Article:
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Up all Night: How Late Night Shows Factor into Music Promotion
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Up all Night: How Late Night Shows Factor into Music Promotion

By David Bakula, SVP Client Development, Nielsen Entertainment

Late night TV is an entertainment battleground, and when it comes to engaging audiences, hosts and networks pull out all the stops—interviews, parodies, games, sketch comedy skits, etc. However, there’s no denying the importance of music performances and artist guest appearances, and fans continue to tune in for this critical element of late night TV programming.

TV networks have an array of performance options, including guest (breakout or seasoned artist), genre, and set-up (acoustic or full band), to consider when attracting an audience. For a label, management or artist, however, the goal of a late night TV performance is simple: maximize the artist’s exposure and increase the revenue opportunity. And to do this, it’s vital to understand the key elements that create an effective appearance for on-screen exposure and how it can impact an artist’s overall success.

LET’S TALK ABOUT TIMING

Appearing on late night talk shows can benefit artists significantly when they release new music—or shortly beforehand. These appearances help artists maximize their exposure during a very critical part of their song promotion. As Nielsen discussed at SXSW, the first eight to 12 weeks after a song is released is an optimal time for artists to gain exposure through television appearances (although some artists opt to do it even earlier). In many cases, artists use the time leading up to a formal release to drum up awareness and traction through streaming, Web activity and social media.

Up-and-coming artist Lorde has certainly proved her marketing savvy over the past year. The New Zealand singer-songwriter performed on late night shows hosted by Jimmy Fallon and David Letterman late last year and benefitted from increased on-demand streaming and Web activity after each appearance. More than 1.7 million viewers tuned in to Late Night with Jimmy Fallon on Oct. 2, 2013, when Lorde performed her single “Royals”. During the week of her performance (Sept. 30, 2013-Oct. 6, 2013), the song had over 7.5 million on-demand streams (up 28%) and her Wikipedia page had more than 504,000 views (up 66%). Meanwhile, more than 3 million viewers tuned in when she appeared on the Late Show with David Letterman on Nov. 14, 2013, resulting in over 6.4 million on-demand streams of ”Royals” and over 420,000 views (up 8%) of her Wikipedia page during the week of Nov. 11-17, 2013.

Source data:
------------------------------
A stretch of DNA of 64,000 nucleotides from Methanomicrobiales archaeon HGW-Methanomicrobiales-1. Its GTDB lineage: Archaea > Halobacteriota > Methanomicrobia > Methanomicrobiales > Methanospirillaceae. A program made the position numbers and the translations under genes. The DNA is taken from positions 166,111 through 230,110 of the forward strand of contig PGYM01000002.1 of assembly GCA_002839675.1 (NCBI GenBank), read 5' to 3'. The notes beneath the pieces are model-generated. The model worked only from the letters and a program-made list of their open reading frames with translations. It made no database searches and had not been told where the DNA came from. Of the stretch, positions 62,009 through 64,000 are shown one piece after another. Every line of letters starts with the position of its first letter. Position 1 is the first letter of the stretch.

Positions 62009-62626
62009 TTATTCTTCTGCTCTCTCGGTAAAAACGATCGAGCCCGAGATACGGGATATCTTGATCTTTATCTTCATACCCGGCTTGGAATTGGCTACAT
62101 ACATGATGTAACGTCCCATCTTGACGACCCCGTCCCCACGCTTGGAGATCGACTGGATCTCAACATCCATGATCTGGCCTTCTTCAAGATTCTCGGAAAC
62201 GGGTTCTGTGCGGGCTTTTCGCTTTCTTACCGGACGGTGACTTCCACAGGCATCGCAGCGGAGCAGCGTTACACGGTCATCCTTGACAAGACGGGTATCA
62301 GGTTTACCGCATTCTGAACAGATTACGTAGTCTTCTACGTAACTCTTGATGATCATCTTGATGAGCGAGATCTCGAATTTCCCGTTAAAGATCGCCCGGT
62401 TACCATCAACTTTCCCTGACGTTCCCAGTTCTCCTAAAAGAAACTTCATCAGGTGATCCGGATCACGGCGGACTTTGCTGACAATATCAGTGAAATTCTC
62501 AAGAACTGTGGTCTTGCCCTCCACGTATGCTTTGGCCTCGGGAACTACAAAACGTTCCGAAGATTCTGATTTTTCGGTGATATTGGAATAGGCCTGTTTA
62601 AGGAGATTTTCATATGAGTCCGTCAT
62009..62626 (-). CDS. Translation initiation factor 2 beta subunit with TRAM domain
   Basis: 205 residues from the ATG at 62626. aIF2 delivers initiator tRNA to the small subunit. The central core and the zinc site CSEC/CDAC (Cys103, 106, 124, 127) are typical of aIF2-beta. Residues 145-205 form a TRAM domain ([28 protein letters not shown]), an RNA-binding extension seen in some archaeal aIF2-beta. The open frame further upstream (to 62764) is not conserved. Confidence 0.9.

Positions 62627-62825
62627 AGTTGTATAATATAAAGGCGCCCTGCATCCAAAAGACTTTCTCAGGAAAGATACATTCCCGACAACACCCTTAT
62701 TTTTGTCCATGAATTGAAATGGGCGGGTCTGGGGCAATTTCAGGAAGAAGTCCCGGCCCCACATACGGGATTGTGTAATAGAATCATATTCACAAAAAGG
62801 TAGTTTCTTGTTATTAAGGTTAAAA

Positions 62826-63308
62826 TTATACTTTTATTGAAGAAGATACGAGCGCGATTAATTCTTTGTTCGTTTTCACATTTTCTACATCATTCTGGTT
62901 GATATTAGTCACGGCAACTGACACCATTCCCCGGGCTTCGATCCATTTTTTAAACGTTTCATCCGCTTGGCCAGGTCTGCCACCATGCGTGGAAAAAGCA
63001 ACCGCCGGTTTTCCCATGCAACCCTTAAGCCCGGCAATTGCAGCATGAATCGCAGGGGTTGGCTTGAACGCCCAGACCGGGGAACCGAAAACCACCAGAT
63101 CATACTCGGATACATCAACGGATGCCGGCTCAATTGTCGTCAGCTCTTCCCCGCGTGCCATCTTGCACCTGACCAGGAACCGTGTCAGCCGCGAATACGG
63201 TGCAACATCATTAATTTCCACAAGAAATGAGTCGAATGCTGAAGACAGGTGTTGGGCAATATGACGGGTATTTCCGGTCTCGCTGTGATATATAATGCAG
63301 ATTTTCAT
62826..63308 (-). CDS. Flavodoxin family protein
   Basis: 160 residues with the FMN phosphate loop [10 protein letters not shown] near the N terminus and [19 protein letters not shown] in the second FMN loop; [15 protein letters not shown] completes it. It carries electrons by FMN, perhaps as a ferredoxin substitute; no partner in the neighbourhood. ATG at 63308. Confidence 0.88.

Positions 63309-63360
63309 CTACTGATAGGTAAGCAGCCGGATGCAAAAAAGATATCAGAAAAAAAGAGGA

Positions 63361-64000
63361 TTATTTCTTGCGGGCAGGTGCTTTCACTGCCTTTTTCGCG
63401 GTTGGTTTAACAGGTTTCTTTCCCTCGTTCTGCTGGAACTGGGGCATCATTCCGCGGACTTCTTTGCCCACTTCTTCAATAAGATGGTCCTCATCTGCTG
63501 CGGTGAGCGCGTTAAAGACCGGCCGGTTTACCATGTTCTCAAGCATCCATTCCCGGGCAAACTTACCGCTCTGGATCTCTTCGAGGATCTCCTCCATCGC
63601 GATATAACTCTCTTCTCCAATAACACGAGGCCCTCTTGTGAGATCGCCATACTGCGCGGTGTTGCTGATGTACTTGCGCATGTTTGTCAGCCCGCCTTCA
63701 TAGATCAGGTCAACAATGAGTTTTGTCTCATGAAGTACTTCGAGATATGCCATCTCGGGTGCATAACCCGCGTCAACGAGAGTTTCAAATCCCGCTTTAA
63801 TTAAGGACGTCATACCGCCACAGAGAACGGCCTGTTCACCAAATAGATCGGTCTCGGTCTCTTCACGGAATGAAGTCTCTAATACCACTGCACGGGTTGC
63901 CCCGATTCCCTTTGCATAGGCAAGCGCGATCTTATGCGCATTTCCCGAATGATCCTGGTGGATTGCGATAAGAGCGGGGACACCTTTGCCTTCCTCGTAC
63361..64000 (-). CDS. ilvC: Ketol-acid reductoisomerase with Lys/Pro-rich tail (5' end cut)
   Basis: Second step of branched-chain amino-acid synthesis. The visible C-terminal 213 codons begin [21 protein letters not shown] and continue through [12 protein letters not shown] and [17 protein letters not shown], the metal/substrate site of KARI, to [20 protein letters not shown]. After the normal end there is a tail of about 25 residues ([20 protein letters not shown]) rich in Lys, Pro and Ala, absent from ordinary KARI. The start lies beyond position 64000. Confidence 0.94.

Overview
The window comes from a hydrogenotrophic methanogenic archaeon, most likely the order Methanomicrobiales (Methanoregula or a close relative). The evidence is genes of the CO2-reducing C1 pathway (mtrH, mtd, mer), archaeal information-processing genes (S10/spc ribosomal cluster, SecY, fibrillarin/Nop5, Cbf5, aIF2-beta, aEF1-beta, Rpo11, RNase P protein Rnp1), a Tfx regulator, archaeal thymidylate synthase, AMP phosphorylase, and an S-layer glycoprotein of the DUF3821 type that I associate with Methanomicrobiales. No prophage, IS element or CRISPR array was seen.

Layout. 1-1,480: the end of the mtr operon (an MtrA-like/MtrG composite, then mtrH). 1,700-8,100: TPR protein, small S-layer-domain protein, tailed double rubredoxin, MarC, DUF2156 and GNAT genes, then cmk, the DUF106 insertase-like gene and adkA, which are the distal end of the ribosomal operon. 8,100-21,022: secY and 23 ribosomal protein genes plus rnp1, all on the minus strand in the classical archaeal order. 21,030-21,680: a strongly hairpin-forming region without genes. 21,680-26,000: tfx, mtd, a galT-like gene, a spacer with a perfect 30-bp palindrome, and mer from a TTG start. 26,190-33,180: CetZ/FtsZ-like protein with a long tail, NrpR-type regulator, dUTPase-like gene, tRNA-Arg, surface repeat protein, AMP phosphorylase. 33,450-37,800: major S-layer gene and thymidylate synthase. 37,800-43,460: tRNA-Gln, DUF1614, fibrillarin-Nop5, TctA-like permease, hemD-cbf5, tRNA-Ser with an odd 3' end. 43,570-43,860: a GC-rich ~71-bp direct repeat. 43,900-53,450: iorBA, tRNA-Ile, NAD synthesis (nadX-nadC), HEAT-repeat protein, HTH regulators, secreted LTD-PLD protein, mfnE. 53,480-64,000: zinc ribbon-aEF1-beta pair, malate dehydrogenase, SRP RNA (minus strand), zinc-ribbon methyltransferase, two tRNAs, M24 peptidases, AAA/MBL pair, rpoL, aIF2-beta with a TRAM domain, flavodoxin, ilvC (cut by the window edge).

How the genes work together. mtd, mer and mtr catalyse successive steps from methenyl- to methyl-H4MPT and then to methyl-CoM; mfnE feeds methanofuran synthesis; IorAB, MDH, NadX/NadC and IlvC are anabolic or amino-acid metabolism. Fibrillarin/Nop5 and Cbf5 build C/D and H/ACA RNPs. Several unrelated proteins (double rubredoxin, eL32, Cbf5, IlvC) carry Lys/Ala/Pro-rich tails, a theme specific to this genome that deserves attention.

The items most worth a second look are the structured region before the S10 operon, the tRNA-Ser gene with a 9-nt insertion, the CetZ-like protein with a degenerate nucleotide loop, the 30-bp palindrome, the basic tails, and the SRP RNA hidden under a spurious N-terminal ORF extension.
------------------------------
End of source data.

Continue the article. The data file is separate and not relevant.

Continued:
TAKING APART THE LATE NIGHT DAYPART

So exactly how many night owls tune into late night shows? During the 2012/2013 season, 60.2 million Americans had their TV sets on during late night (Monday-Friday 11pm-4am). During this season, females accounted for 54 percent of the late night audience with TV sets in use. Although the majority of viewers were primarily white, African-American viewers constitute 21 percent of the audience and Hispanic viewers made up 13 percent of the audience. As is the case with most TV appearances, these programs reach a broad group of consumers, including some who are not traditional music consumers. The power of TV to reach a wide spectrum of consumers continues to provide the exposure that is critical to success in the early part of a song or artist’s marketing campaign.

THERE’S NO NIGHT LIKE SATURDAY NIGHT

While no one is likely to snub their nose at an appearance during the week, there’s no late-night showcase like Saturday night. For example, when Eminem took the stage on Saturday Night Live on Nov. 2, 2013, to perform “Berzerk” (with guest DJ Rick Ross) and “Survival” featuring Skylar Grey, the performance came more than eight weeks after the release of “Berzerk”. It was a pivotal time frame for Eminem, and “Berzerk” saw a 93 percent increase in downloads the week after the performance. The song has also amassed more than 49 million total streams* since its release as of March 24, 2014. Meanwhile sales of “Survival” spiked more than 139,000 tracks the week after the show, a 246 percent increase over the previous week. And since then, it has accumulated 28 million total streams.

So despite the hour, late night is a powerful time for TV, offering artists a unique stage that’s prime for reaching a wide audience that stays tuned in to see musical performances. But late night isn’t just for performing music. Some artists have entertained in other ways. Artists like Lady Gaga and Justin Timberlake have stepped away from their bands to make us laugh, performing in heartwarming and highly memorable comedy sketches. And, although TV is a proven medium for reaching the masses, truly understanding the big picture of how all marketing efforts affect sales, airplay and streaming is the best way to propel an artist or song to its fullest potential.

*Includes audio and video programmed, on-demand, and tethered streams from YouTube/VEVO, Spotify, Yahoo, AOL, Cricket, MediaNet, rdio, Rhapsody, Slacker, and Zune.